So what is the answer? If you tie your own flies then you can use saltwater stainless steel hooks and dress them in traditional sea-trout patterns. My preferred and most successful tactic for fishing sea-trout in the sea is to use a Clouser’s deepwater minnow on a saltwater hook. It is an inverted hook pattern so does not get stuck in the bottom. The weighted eyes flip the hook on its back during the retrieve. That is why the light colour fibres that represent a bait fish’s tummy are tied on the top of the hook shank and the darker colour is tied under the shank and over the bend in the hook. The fly is relatively thinly dressed with a long tail that goes over the bend in the hook. This allows the tail to wiggle naturally as it is retrieved through the water and imitate the swimming motion of a long thin saltwater bait fish.
The use of rolled teal, widgeon, speckled ginger bantam or bronze mallard to form the wings of traditional sea-trout flies is great to hint at the speckled flanks and barred sides of small freshwater juvenile fish that are taken by the larger returning sea-trout if they get too close. You do not find these baby fish in the sea. This is why I prefer using a cleaner dressed fly like the Clouser’s minnow to imitate small saltwater fish.
It is hard to know what sea-trout are looking for in their food or causes them to attack. Many fish go for creatures that are injured. They deem them to be easier prey. If sea-trout find your fly body too ornamental they will ignore it. Sometimes the more simpler dressed fly succeeds over more complex designs. This is why I like the Clouser’s minnow. The silver hook, airy hackle and unruly wing give just a hint of good food combined with sufficient injured demeanour to inspire aggression. It does not contain any design feature so obviously un-natural that it should appear repulsive or frightening. I heard an interesting suggestion as to why some flies were given the name Doctor from a friend of mine who works in the medical profession. Doctors and nurses who work in Accident and Emergency units or operating theatres wear very little clothing under their hospital gowns because the room temperature is always warm and they get the odd splashes of bodily fluids and have to change regularly. They can be said to be thinly dressed. Many of the fishing flies with these medical names are thinly dressed with the bare essentials of material to hint at a number of forms of underwater life without attempting to copy any particular type.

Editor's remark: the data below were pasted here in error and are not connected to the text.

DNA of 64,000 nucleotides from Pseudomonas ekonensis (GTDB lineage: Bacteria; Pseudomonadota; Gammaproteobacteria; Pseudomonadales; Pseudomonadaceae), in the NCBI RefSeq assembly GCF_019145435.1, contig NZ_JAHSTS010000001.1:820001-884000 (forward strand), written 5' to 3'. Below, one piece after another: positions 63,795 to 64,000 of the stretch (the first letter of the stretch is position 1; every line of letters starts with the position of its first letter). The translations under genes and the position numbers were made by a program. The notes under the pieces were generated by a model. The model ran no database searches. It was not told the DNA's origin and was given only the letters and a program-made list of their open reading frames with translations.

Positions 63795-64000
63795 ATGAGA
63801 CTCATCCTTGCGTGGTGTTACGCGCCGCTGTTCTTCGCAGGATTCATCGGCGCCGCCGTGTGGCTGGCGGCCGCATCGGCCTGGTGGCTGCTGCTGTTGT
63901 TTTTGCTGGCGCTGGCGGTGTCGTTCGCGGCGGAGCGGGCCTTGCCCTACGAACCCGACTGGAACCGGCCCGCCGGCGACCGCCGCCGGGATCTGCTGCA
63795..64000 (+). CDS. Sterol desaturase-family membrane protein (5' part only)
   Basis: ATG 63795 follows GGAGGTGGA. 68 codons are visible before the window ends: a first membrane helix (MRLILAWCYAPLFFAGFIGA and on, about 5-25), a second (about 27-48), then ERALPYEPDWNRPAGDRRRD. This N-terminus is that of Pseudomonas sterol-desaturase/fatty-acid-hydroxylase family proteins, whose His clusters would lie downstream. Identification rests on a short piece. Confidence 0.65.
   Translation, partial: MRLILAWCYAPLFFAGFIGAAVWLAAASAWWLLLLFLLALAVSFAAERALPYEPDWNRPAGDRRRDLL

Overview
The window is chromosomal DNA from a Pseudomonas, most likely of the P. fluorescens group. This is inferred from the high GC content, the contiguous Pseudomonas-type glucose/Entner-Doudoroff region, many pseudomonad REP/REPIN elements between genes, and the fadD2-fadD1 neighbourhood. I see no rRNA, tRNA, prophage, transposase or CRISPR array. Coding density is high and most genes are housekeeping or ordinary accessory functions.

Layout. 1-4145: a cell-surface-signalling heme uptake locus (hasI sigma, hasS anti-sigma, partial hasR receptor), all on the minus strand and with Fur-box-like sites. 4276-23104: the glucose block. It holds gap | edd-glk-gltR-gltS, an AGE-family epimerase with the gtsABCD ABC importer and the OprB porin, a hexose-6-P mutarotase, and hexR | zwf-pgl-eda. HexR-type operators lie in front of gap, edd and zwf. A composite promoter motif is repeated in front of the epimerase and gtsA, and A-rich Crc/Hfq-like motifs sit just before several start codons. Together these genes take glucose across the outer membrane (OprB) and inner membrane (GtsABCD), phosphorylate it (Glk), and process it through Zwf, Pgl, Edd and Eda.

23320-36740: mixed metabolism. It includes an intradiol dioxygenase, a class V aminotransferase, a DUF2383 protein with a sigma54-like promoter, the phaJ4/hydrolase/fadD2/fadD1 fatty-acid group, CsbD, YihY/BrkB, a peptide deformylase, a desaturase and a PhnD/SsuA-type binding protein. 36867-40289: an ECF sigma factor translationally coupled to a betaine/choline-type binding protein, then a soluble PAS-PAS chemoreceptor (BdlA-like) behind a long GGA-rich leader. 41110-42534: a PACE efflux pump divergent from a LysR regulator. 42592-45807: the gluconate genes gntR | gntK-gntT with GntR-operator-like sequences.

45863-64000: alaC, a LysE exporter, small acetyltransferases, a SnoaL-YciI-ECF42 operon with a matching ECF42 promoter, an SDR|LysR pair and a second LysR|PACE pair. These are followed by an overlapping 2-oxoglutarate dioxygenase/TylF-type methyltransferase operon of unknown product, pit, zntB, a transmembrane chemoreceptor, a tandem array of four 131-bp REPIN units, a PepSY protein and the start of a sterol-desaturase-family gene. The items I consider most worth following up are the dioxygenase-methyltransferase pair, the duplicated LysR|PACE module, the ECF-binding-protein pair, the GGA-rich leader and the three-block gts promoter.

I fly fish the Little Miami River just south of Dayton in Ohio, USA and find that one of my most productive flies in the early part of the season when water levels are high is the Green and White Clouser's Minnow. It gets down fast and reduced foul ups as the hook rides up not down. John Draper
CUSTOMER'S COMMENT - CLOUSER'S MINNOWS CATCH LARGE & SMALLMOUTH BASS
If the Largemouth and Smallmouth bass will not come to the surface to attack your great deerhair bass bugs I go deep and get them with a streamer. My favorite weapon of choice is a Bob Clouser’s Deepwater Minnow. Yes I know Bass feed heavily on Crayfish but a streamer will also catch great Bass. When I have spooned a bass I have found that they have been eating crayfish and Baitfish at the same time. When ever the water is clear and shallow I use the green and white Clouser and in deeper water the Chartreuse and white Clouser. Dave MacGregor, Tennessee